In addition, Marcos has succeeded in garnering sympathy among the younger generation that constitutes the overwhelming majority of the population, who did not experience the era of the late President Marcos that led to the People Power Revolution, by spreading the narrative through social networking sites that his 'father's administration had been a 'golden age'. Furthermore, his tactic of not criticizing his opponents and avoiding opportunities for hostile comments by not attending any of the presidential candidates' TV debates as well as his low-key approach of solemnly calling for national unity in the post-COVID era are said to have been successful.

As for manifesto statements during the election period, there is not much to draw attention other than his commitment to following the policies of the Duterte administration. While the government will continue with infrastructure development, a few new points that could be pointed out are the promotion of public-private partnerships (PPPs), an interest in the introduction of nuclear power, and an emphasis on agricultural reforms.

On the other hand, there was a statement at one point on relations with China and the South China Sea issue, which are of great public interest, that seemed to downplay the value and significance of the Sino-Philippine arbitral award. This, helped by the legacy of his father in establishing diplomatic relations with China, gave Marcos a pro-China image, but he later revised his statement to say that his government would discuss the South China Sea issue with the Chinese side based on the Sino-Philippine arbitral award. Overall, however, it was speculated at the time of the election that the Duterte administration would be followed on the diplomatic front, i.e., that a policy of appeasement towards China would continue under an 'independent foreign policy'.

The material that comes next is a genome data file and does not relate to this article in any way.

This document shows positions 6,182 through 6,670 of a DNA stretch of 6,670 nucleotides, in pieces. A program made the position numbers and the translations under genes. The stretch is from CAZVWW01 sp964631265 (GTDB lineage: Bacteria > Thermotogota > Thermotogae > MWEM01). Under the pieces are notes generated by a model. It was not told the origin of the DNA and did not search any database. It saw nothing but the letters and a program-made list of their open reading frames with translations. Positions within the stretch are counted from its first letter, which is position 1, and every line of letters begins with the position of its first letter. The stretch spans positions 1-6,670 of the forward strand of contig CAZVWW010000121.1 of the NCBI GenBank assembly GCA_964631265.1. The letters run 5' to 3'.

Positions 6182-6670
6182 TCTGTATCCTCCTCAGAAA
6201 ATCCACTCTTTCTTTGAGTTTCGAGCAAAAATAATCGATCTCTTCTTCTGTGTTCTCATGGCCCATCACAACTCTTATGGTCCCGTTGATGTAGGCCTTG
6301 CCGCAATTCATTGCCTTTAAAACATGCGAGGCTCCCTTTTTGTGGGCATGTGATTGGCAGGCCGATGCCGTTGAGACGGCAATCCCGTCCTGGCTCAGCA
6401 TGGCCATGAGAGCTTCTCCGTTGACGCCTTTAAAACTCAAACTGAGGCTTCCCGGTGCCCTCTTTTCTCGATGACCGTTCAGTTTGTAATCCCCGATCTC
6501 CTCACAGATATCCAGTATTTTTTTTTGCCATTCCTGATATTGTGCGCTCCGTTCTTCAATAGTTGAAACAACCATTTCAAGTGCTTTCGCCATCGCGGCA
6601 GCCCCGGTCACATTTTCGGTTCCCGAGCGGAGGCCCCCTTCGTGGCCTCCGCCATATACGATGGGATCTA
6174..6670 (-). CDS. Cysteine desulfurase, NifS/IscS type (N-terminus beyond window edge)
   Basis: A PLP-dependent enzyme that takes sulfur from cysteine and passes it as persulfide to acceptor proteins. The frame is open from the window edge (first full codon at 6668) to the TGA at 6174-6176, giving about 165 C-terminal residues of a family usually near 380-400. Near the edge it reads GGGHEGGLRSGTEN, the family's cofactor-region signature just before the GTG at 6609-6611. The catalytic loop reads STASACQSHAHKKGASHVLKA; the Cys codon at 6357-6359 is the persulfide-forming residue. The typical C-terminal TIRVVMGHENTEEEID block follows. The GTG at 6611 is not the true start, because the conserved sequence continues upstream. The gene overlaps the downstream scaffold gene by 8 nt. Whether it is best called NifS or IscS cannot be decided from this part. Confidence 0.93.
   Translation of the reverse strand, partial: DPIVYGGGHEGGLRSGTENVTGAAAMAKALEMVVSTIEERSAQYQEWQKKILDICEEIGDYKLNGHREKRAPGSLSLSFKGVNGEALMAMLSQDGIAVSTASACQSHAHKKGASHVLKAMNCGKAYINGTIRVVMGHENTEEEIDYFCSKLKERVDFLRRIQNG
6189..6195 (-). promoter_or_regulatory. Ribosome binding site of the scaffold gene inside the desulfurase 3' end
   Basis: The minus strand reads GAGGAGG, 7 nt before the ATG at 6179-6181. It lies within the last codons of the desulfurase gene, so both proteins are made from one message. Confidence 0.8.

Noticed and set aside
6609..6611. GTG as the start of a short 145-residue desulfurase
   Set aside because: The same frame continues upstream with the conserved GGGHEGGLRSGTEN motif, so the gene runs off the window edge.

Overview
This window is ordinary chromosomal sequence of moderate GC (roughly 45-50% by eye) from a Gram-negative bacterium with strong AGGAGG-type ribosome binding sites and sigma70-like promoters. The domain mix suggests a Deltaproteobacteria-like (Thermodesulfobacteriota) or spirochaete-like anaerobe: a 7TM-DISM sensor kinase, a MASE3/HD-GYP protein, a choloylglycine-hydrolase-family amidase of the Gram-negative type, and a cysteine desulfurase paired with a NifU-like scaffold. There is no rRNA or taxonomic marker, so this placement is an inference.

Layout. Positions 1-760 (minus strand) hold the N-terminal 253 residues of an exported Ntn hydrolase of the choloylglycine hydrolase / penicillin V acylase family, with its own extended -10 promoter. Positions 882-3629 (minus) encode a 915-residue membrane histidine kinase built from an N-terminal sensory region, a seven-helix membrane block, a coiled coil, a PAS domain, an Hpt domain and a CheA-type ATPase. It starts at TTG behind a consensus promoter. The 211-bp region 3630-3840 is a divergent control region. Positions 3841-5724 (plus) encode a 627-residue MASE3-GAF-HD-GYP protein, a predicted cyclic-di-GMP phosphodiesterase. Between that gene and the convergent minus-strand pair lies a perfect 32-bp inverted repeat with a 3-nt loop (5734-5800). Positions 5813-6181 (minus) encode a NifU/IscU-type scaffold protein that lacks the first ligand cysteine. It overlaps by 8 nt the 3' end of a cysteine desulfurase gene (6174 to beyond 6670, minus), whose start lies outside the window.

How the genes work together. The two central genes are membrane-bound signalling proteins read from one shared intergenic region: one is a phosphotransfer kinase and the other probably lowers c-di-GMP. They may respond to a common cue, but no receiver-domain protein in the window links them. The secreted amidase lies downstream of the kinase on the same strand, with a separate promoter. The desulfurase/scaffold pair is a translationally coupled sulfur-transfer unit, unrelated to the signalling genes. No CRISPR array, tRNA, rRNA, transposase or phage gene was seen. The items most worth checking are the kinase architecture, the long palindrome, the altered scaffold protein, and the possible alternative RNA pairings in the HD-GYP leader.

New cabinet appointments and the president's State of the Nation Address

The Marcos administration took office on 30 June and the ministerial appointments gradually announced thereafter have been generally regarded as solid, with the appointment of highly competent personnel such as Secretary of Finance Benjamin Diokno (former governor of the Philippine central bank) and Secretary of Foreign Affairs Enrique Manalo (former Permanent Representative of the Philippines to the United Nations). Of interest in the ministerial roster is that President Marcos himself is serving as Secretary of Agriculture for the time being, while Vice President Sara Duterte is Secretary of Education, rather than Secretary of National Defense as she had hoped.